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Open Access Research article

Physical restraint use among nursing home residents: A comparison of two data collection methods

Danielle Laurin12, Philippe Voyer13, René Verreault14 and Pierre J Durand14*

Author Affiliations

1 Laval University Geriatric Research Unit, Quebec, CANADA

2 Faculty of Pharmacy, Laval University, Quebec, CANADA

3 Faculty of Nursing Sciences, Laval University, Quebec, CANADA

4 Department of Social and Preventive Medicine, Faculty of Medicine, Laval University, Quebec, CANADA

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BMC Nursing 2004, 3:5  doi:10.1186/1472-6955-3-5

Published: 15 October 2004

Abstract

Background

In view of the issues surrounding physical restraint use, it is important to have a method of measurement as valid and reliable as possible. We determined the sensitivity and specificity of physical restraint use a) reported by nursing staff and b) reviewed from medical and nursing records in nursing home settings, by comparing these methods with direct observation.

Methods

We sampled eight care units in skilled nursing homes, seven care units in nursing homes and one long-term care unit in a hospital, from eight facilities which included 28 nurses and 377 residents. Physical restraint use was assessed the day following three periods of direct observation by two different means: interview with one or several members of the regular nursing staff, and review of medical and nursing records. Sensitivity and specificity values were calculated according to 2-by-2 contingency tables. Differences between the methods were assessed using the phi coefficient. Other information collected included: demographic characteristics, disruptive behaviors, body alignment problems, cognitive and functional skills.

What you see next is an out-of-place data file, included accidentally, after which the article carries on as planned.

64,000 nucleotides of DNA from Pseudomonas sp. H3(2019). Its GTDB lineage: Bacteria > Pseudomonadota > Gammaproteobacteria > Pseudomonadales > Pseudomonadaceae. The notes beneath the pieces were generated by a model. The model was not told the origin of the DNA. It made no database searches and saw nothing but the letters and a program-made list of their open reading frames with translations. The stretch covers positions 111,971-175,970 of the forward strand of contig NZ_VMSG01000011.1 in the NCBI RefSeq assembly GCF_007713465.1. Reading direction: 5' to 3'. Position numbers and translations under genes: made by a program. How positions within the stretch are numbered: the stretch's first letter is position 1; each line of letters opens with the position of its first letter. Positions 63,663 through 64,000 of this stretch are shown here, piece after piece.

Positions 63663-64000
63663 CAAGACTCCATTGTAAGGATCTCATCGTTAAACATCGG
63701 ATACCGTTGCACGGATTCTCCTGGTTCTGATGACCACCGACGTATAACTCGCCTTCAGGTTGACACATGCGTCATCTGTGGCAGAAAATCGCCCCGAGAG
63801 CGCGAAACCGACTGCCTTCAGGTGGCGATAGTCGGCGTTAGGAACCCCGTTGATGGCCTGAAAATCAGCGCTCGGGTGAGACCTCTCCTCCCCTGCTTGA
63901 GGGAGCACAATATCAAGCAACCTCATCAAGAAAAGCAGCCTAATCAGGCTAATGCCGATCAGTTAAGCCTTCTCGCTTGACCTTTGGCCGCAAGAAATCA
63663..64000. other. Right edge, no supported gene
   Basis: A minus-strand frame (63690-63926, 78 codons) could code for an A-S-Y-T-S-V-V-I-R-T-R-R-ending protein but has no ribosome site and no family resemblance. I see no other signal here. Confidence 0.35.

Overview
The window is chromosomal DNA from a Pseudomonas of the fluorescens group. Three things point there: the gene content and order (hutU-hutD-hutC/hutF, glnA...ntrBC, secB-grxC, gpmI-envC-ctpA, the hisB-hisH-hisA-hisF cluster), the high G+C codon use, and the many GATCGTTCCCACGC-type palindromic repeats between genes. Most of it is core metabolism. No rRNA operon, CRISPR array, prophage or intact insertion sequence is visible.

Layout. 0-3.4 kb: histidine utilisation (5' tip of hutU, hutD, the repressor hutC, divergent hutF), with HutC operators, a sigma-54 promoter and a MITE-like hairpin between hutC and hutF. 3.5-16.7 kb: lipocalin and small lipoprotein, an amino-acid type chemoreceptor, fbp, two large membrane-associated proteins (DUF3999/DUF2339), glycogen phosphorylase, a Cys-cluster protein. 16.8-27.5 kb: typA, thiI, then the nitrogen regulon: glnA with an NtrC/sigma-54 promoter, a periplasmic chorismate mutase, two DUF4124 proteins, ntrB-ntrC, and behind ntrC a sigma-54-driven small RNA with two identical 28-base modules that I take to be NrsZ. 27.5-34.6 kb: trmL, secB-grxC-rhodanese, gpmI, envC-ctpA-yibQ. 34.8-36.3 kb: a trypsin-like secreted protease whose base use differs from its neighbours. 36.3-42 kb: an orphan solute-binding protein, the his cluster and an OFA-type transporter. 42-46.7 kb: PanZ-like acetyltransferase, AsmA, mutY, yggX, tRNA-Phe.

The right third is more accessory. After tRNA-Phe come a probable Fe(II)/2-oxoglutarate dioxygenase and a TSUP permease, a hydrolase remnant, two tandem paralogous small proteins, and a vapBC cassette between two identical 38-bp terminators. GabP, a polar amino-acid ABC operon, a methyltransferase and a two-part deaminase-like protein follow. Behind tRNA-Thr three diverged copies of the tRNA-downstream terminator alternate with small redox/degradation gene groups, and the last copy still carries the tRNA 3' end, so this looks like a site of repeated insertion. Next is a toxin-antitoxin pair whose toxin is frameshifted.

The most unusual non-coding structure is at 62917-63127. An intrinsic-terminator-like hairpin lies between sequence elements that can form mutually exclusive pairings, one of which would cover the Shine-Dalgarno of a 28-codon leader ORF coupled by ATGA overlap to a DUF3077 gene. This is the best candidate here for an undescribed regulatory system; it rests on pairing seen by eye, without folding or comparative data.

Results

Compared to direct observation (gold standard), reported restraint use by nursing staff yielded a sensitivity of 87.4% at a specificity of 93.7% (phi = 0.84). When data was reviewed from subjects' medical and nursing records, sensitivity was reduced to 74.8%, and specificity to 86.3% (phi = 0.54). Justifications for restraint use including risk for falls, agitation, body alignment problems and aggressiveness were associated with the use of physical restraints.

Conclusions

The interview of nursing staff and the review of medical and nursing records are both valid and reliable techniques for measuring physical restraint use among nursing home residents. Higher sensitivity and specificity values were achieved when nursing staff was interviewed as compared to reviewing medical records. This study suggests that the interview of nursing staff is a more reliable method of data collection.